Using an updated version of a recently developed technology called MaMTH-HTS (Mammalian Membrane Two-Hybrid High-Throughput Screening) that allows the detection of membrane-associating factors directly in living human cells, scientists have identified hundreds of new proteins that could lead to a better understanding of the cellular effects of cystic fibrosis (CF) and help identify new drug targets for precision medicine treatments.
Igor Stagljar, PhD, professor in the Donnelly Centre for Cellular and Biomolecular Research at the University of Toronto, and a co-inventor on a patent for the MaMTH technology, is the senior author of the paper. “With a more comprehensive view of the CFTR protein interaction network, we can identify novel drug targets that should enable more patient-specific therapies,” Stagljar said
The findings were published on February 14, 2022, in a featured article in the journal Molecular Systems Biology titled, “CFTR interactome mapping using the mammalian membrane two-hybrid high-throughput screening system.”
Mutations in the chloride and bicarbonate channel CFTR (Cystic Fibrosis Transmembrane Conductance Regulator), lead to the accumulation of excessive mucus in the lungs and other organs that is often fatal in CF—the most common lethal condition in Caucasians.
“CFTR is a channel with 12 transmembrane domains and its extremely difficult to study its interacting partners. We tested the CFTR in a new version of the MaMTH-HTS to identify all proteins that associate with CFTR,” said Staglijar. “We identified more than 400 proteins associated with either healthy or mutant CFTR, and have shown that some of them could predict the variability seen in patient symptoms and treatment responses.”
The updated MaMTH-HTS, is a high-throughput version of a technology that the Stagljar team had published in Nature Methods in 2014, and allows them to screen of many more membrane proteins than the parent version.
“The earlier design was array-based, and we could only screen about 200 proteins at a time,” said Stagljar. “With this new technology, we’ve introduced several changes that allow us to screen thousands of membrane proteins of interest simultaneously, in a pooled manner, in a very easy and convenient way.”
One of the CFTR associated proteins that the team has identified in this study is Fibrinogen-like 2 (FGL2), a protein believed to play a role in hepatitis, liver disease and immunity. To functionally validate this candidate, the researchers show knocking down FGL2 in in vitro 3D organoids derived from patient-derived gut tissues, increases the amount of fully glycosylated CFTR, indicating an improvement in CFTR processing.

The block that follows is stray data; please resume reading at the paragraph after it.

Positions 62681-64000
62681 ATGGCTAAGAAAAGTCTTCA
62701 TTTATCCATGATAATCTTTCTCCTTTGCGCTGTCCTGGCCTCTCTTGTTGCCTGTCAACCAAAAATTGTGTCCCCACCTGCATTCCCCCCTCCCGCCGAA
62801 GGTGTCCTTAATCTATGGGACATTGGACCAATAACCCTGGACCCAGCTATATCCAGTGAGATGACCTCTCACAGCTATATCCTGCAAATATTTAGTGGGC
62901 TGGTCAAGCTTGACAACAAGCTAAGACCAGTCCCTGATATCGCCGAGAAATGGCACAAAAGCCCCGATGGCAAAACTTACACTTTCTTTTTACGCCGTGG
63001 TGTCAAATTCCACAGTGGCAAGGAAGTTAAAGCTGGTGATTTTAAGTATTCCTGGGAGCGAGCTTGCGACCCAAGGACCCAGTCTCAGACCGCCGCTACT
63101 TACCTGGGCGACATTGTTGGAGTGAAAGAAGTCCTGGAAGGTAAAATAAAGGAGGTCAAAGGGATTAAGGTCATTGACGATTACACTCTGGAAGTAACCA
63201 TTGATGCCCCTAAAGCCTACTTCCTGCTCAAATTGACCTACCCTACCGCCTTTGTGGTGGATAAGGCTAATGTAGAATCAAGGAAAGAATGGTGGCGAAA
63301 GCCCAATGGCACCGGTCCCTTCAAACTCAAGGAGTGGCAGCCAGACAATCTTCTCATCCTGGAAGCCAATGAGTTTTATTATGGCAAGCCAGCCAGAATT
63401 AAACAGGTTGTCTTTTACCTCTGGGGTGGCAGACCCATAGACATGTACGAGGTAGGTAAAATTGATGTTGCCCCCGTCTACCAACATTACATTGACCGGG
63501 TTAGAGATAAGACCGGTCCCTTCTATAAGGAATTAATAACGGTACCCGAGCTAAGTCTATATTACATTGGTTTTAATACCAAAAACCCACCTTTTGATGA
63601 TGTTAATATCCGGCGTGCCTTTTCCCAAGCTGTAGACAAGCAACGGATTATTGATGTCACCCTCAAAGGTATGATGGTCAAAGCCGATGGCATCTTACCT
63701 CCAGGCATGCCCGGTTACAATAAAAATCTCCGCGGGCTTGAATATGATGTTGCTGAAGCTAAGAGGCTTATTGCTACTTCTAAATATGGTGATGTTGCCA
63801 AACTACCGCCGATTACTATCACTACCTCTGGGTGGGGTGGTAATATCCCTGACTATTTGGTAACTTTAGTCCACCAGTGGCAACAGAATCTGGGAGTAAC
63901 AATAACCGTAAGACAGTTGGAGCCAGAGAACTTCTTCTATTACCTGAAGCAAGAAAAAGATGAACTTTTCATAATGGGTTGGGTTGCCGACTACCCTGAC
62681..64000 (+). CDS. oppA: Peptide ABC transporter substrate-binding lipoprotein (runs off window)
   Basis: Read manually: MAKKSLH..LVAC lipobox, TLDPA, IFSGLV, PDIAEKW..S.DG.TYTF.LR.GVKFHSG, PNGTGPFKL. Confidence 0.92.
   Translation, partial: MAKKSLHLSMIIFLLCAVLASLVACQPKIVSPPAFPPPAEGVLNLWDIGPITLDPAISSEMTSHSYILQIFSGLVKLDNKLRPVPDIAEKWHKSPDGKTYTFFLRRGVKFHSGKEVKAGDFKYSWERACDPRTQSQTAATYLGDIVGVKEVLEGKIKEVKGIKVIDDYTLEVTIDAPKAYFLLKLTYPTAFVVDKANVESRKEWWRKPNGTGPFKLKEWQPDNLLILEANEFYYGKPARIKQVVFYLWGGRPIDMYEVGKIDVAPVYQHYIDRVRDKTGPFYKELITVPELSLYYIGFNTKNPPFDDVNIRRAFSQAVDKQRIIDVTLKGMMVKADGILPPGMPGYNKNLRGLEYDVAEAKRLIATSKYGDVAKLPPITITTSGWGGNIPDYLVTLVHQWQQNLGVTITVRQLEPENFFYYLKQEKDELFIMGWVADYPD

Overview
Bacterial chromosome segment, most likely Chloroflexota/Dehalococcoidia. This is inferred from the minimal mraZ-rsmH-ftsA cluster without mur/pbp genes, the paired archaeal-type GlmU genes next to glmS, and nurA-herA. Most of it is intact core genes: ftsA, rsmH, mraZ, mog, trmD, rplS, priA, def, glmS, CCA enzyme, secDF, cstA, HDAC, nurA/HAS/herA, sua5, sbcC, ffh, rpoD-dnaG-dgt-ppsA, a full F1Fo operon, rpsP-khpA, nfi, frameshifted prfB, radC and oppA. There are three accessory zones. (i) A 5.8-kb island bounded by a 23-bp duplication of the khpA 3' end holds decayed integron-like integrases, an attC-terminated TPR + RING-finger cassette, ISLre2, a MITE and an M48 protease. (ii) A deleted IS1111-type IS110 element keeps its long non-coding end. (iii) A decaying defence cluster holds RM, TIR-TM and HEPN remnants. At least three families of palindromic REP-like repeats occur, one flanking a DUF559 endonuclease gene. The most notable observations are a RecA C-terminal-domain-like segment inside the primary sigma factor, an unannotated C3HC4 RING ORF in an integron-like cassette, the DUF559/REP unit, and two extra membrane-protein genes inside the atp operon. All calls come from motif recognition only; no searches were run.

“We think Fibrinogen-like 2 protein is a valuable drug target for cystic fibrosis, and we’re now working with our collaborators to validate other proteins that turned up in this study and in genome-wide association studies,” said Stagljar.
CF affects over 90,000 people worldwide and occurs when both copies of the gene are mutated (recessive inheritance). Despite tailored CF treatments for the nearly 2000 known CFTR mutations, patient responses vary widely even among patients who share the same mutation. Researchers have long suspected variations in treatment response hinge on genetic modifiers and environmental factors. The identification of CFTR interacting proteins in the current study will help pinpoint these modifiers.
“This study represents a breakthrough in proteomics and cystic fibrosis, but it would have been impossible without our many collaborators,” said Stagljar. “We developed the technology, but we’re not experts in cystic fibrosis, physiology and other fields, so we teamed up with the best and they made it happen—that’s how science works nowadays.”
In addition to FGL2, Stagljar’s team is working on other CFTR targets. Stagljar said, “We have several solute carrier (SLC) proteins which we are progressing [into clinical trials]. This work is being done in collaboration with clinicians, such as Tanja Gonska, Christine Bear, also Margarida Amaral in Portugal and also Lisa Strug at the Hospital for Sick Kids. We’re working very hard to understand the biological and clinical importance of several proteins that associate with CFTR.”
With a long-standing interest in cancer signaling, the Stagljar team is also focusing on the detection of protein interactions involved in cancer. The team is testing hundreds of proteins that are of pharmaceutical importance such as receptor tyrosine kinases, small GTPases, SLC proteins and ABC transporters.
In addition, the team is making further improvements on the screening platform. Stagljar said, “In about a year we should have a better copy of MaMTH-HTS that gives us much less background and will allow us to do more screens per week, maybe thousands.”